Lean NOx trap study on a light-duty diesel engine using fast-response emission analysers

A. Alimin, Stephen F. Benjamin, Carol A. Roberts

    Research output: Contribution to journalArticle

    10 Citations (Scopus)
    481 Downloads (Pure)

    Abstract

    Storage and regeneration events have been studied using fast response emission analysers (~10ms) for a lean NOx trap fitted to a light-duty diesel engine. Tests were conducted at both low and high exhaust temperatures for various storage and purging periods. The use of fast response analysers has provided detailed information during the short regeneration periods and as combustion switched between rich and lean operating modes. It has also enabled quantification of the storage, reduction and overall conversion efficiencies as well as the instantaneous trapping efficiency. With exhaust temperatures of 250oC storage efficiency was low ~30%. During purging two distinct NO spikes (breakthroughs) were measured downstream of the LNT at the beginning and end of regeneration.
    For this LNT the primary reducing mechanism is CO reacting with NO but CO reacting with ceria and/or water, the water-gas shift reaction, is suspected.. With exhaust temperatures of 400oC storage efficiencies were high ~80-90% except for a case of long storage/short purge when the trap was near saturation. NOx breakthrough during enrichment depended on storage and purge periods and the availability of catalyst sites. NO2 breakthrough was also observed at the end of regeneration as the combustion switched to lean operation. Generally, for the high temperature case on this LNT, the primary reducing mechanism is CO reacting with NO2
    Original languageEnglish
    Pages (from-to)149-164
    JournalInternational Journal of Engine Research
    Volume10
    Issue number3
    DOIs
    Publication statusPublished - Jun 2009

    Fingerprint

    Diesel engines
    Purging
    Temperature
    Water gas shift
    Cerium compounds
    Conversion efficiency
    Availability
    Catalysts
    Water

    Keywords

    • lean NOx trap
    • catalyst
    • fast-response
    • emission analyser
    • saftertreatment
    • diesel

    Cite this

    Lean NOx trap study on a light-duty diesel engine using fast-response emission analysers. / Alimin, A.; Benjamin, Stephen F.; Roberts, Carol A.

    In: International Journal of Engine Research, Vol. 10, No. 3, 06.2009, p. 149-164.

    Research output: Contribution to journalArticle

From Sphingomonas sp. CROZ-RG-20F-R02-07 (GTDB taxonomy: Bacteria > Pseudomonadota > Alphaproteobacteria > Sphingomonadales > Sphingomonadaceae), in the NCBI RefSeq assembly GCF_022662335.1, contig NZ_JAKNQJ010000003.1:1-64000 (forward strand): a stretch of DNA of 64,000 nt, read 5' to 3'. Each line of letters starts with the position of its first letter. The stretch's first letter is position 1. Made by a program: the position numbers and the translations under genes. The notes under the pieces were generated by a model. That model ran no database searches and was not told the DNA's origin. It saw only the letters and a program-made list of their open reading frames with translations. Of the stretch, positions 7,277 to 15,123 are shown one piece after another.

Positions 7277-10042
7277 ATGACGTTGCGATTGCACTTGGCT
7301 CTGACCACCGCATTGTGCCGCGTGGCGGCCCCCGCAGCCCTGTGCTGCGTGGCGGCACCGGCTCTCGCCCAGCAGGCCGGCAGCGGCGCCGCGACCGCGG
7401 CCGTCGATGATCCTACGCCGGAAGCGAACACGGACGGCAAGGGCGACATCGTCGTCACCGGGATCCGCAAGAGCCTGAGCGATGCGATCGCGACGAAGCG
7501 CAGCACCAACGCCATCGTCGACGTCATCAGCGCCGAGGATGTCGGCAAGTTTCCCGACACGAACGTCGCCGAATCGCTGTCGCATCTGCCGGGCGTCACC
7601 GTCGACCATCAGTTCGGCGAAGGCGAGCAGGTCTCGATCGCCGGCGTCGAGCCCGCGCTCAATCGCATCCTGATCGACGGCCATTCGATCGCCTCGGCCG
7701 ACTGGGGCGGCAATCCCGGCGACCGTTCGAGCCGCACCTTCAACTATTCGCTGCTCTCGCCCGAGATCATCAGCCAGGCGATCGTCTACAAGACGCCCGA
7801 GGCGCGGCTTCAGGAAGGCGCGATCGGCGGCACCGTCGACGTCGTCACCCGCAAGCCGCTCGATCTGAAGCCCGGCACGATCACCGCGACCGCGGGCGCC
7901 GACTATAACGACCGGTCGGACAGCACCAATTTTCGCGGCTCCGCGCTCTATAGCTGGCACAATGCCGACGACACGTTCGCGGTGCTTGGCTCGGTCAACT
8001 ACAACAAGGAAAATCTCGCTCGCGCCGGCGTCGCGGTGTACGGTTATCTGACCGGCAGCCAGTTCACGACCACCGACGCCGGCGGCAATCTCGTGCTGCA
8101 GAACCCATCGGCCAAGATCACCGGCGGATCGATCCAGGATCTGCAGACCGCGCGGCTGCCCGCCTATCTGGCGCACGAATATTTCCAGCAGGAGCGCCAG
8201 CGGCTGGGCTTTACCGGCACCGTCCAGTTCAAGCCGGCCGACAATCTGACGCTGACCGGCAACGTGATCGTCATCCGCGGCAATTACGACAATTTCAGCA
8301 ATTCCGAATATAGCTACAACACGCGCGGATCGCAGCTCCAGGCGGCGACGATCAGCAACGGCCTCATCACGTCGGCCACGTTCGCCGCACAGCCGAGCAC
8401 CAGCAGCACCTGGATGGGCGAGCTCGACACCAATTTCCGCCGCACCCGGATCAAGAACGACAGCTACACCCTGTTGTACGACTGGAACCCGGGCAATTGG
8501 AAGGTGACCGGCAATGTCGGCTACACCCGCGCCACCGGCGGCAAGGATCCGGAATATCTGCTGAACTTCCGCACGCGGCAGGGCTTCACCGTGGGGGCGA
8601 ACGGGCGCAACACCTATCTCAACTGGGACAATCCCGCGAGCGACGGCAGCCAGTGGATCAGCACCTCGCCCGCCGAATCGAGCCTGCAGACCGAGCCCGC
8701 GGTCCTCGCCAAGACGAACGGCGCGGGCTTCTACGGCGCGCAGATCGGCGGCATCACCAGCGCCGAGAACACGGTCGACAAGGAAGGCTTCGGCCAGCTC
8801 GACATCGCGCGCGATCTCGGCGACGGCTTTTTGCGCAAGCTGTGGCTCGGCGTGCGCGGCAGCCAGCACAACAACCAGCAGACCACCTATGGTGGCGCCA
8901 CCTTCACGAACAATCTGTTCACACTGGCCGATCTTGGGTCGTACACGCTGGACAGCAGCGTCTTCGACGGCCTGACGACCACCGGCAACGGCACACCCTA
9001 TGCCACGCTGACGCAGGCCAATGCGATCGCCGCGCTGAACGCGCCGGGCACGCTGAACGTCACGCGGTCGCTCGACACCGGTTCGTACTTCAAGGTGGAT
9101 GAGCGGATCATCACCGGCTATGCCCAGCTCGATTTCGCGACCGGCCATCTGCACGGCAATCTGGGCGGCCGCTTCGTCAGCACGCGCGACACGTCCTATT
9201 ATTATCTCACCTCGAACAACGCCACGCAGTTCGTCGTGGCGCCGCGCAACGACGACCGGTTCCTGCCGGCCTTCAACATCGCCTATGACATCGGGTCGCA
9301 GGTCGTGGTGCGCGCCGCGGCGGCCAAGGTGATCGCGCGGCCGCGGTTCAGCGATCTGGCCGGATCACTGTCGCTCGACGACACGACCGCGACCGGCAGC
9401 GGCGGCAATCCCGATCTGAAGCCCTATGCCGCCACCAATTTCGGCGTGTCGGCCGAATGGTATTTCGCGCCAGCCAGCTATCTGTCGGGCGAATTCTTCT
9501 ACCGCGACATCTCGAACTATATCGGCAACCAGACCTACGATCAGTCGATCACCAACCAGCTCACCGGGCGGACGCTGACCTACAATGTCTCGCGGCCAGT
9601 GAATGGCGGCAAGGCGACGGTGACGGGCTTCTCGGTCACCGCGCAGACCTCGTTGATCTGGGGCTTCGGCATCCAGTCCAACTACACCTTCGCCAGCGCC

Alimin, A. ; Benjamin, Stephen F. ; Roberts, Carol A. / Lean NOx trap study on a light-duty diesel engine using fast-response emission analysers. In: International Journal of Engine Research. 2009 ; Vol. 10, No. 3. pp. 149-164.
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    abstract = "Storage and regeneration events have been studied using fast response emission analysers (~10ms) for a lean NOx trap fitted to a light-duty diesel engine. Tests were conducted at both low and high exhaust temperatures for various storage and purging periods. The use of fast response analysers has provided detailed information during the short regeneration periods and as combustion switched between rich and lean operating modes. It has also enabled quantification of the storage, reduction and overall conversion efficiencies as well as the instantaneous trapping efficiency. With exhaust temperatures of 250oC storage efficiency was low ~30{\%}. During purging two distinct NO spikes (breakthroughs) were measured downstream of the LNT at the beginning and end of regeneration.For this LNT the primary reducing mechanism is CO reacting with NO but CO reacting with ceria and/or water, the water-gas shift reaction, is suspected.. With exhaust temperatures of 400oC storage efficiencies were high ~80-90{\%} except for a case of long storage/short purge when the trap was near saturation. NOx breakthrough during enrichment depended on storage and purge periods and the availability of catalyst sites. NO2 breakthrough was also observed at the end of regeneration as the combustion switched to lean operation. Generally, for the high temperature case on this LNT, the primary reducing mechanism is CO reacting with NO2",
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